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President Donald Trump rescinded the Super Bowl-winning Philadelphia Eagles' invitation to the White House, saying Monday night that they are "unable" to attend on Tuesday because they "disagree with their President" on the protests that saw many NFL players kneeling for the National Anthem.
Rather than serve as a celebration for the Super Bowl victors, Trump said the event will instead be held to "honor our great country, pay tribute to the heroes who fight to protect it, and loudly and proudly play the national anthem."
The Eagles, after much deliberation, had planned to send a smaller group of players to represent the team, according to reports from the NFL. But Trump said, "the 1,000 fans planning to attend the event deserve better."
The National Football League appeared to side with Trump on the Star-Spangled Banner last month, changing its policy to require players to "stand and show respect for the flag" during the anthem before games or wait in the locker room until the song ends.
Trump's kiss-off to the Eagles is the latest episode in a heated, at times racially charged debate over the wave of players kneeling in protest during the anthem, sparked in 2016 by then-San Francisco 49ers quarterback Colin Kaepernick.
Kaepernick, who said he was protesting racial injustices by refusing "to stand up to show pride in a flag for a country that oppresses black people and people of color," immediately drew the ire of some fans and politicians alike, who considered the gesture unpatriotic.
While Trump's statement characterized the entire team as being united in opposition to him, the Philadelphia Inquirer reported Monday that only a handful of players have definitively said they planned to decline the invitation. Those players include defensive end Chris Long, safety Malcolm Jenkins and receiver Torrey Smith.
Smith took to Twitter following Trump's decision to rescind the team's invitation, calling the move "cowardly" and accusing the president of spreading "the false narrative that players are anti-military."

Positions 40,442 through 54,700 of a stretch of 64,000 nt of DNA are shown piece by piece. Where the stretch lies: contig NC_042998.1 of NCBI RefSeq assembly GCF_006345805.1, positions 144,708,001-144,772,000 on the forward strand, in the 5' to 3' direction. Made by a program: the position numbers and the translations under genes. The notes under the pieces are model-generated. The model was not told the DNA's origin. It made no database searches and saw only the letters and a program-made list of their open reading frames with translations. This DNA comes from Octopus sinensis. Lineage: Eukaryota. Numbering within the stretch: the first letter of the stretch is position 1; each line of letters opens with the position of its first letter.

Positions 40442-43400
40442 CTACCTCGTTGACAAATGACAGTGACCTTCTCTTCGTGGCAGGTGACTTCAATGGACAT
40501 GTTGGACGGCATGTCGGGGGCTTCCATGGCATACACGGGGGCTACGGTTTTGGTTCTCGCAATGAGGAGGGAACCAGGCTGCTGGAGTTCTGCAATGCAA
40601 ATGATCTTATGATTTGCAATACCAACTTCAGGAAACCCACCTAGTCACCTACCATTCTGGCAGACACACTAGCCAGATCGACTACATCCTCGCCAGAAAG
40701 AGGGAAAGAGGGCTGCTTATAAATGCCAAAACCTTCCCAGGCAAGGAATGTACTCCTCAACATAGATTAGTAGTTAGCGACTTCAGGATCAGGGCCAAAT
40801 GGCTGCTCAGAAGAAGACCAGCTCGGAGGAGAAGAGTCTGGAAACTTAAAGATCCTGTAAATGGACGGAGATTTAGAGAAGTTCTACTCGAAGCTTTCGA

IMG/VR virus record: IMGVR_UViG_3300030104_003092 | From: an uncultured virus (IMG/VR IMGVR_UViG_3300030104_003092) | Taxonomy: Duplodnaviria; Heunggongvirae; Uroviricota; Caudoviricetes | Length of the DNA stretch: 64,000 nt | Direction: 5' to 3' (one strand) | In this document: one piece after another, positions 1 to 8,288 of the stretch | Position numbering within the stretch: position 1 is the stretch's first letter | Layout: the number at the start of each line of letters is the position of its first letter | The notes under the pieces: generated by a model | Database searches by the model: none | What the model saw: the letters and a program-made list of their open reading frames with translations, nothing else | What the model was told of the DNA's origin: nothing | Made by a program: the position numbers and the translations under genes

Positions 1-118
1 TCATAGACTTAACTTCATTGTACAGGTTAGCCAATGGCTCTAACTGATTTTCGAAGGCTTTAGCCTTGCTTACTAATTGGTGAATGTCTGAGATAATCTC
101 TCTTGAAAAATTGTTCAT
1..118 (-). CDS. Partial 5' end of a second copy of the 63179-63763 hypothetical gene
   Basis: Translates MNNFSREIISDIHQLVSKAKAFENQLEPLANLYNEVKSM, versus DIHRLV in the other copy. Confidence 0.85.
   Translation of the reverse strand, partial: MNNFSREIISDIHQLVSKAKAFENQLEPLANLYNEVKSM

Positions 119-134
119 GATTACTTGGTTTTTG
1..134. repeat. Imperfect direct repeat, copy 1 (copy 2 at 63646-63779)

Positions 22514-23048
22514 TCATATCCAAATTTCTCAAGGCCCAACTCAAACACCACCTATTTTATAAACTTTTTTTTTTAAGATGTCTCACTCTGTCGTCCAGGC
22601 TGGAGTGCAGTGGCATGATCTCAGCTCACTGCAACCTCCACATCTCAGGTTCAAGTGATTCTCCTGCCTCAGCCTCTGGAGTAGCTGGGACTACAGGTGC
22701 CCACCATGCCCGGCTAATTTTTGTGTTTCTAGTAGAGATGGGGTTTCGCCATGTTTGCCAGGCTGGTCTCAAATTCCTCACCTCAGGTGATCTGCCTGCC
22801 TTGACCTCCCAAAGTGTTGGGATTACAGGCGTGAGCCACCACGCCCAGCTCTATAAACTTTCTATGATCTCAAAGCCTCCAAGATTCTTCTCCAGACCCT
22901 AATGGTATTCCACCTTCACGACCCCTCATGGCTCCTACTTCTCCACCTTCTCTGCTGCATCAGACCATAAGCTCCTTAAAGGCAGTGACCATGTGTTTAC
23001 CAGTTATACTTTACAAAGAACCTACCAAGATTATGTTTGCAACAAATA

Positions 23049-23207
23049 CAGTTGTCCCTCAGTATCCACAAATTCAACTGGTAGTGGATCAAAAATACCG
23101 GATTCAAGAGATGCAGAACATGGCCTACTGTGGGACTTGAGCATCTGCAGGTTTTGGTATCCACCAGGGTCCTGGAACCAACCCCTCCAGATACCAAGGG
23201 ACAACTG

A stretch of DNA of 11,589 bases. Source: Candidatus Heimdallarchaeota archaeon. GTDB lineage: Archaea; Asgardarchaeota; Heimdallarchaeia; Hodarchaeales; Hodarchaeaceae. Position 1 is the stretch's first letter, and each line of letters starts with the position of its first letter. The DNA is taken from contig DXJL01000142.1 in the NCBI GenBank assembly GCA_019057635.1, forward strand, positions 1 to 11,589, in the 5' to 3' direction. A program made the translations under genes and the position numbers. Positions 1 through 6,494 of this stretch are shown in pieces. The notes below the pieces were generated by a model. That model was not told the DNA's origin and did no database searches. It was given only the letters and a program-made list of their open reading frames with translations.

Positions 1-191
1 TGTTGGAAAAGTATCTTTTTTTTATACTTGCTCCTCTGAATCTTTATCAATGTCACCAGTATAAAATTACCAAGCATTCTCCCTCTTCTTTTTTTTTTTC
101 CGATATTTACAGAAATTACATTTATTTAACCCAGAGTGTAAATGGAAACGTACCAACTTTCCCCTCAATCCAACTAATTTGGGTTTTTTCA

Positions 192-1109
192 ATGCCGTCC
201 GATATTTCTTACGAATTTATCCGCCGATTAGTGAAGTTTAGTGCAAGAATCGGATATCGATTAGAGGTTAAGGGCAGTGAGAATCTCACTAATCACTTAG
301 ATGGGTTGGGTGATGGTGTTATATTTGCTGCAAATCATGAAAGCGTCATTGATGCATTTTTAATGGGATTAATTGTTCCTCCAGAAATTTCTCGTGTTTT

Jenkins had spoken out against the NFL's stricter policy on the anthem, saying it served to "thwart the players' constitutional rights to express themselves and use our platform to draw attention to social injustices like racial inequality in our country," the NFL reported.
Head Coach Doug Pederson told reporters on May 22 that his team would attend the White House ceremony. The team reportedly debated a number of options for how to deal with the visit, mulling over whether to send a smaller number of players to the White House, or whether to allow the players to visit other areas of Washington if they chose.
The New England Patriots sent an abbreviated group of players to Trump's White House after winning the Super Bowl in 2017.
The NFL Players Association union, which has criticized the NFL's new anthem policy, did not immediately respond to CNBC's request for comment.
Read the full statement from the president:
"The Philadelphia Eagles are unable to come to the White House with their full team to be celebrated tomorrow. They disagree with their President because he insists that they proudly stand for the National Anthem, hand on heart, in honor of the great men and women of our military and the people of our country. The Eagles wanted to send a smaller delegation, but the 1,000 fans planning to attend the event deserve better. These fans are still invited to the White House to be part of a different type of ceremony—one that will honor our great country, pay tribute to the heroes who fight to protect it, and loudly and proudly play the National Anthem. I will be there at 3:00 p.m.with the United States Marine Band and the United States Army Chorus to celebrate America."
--CNBC's Dan Mangan contributed to this report.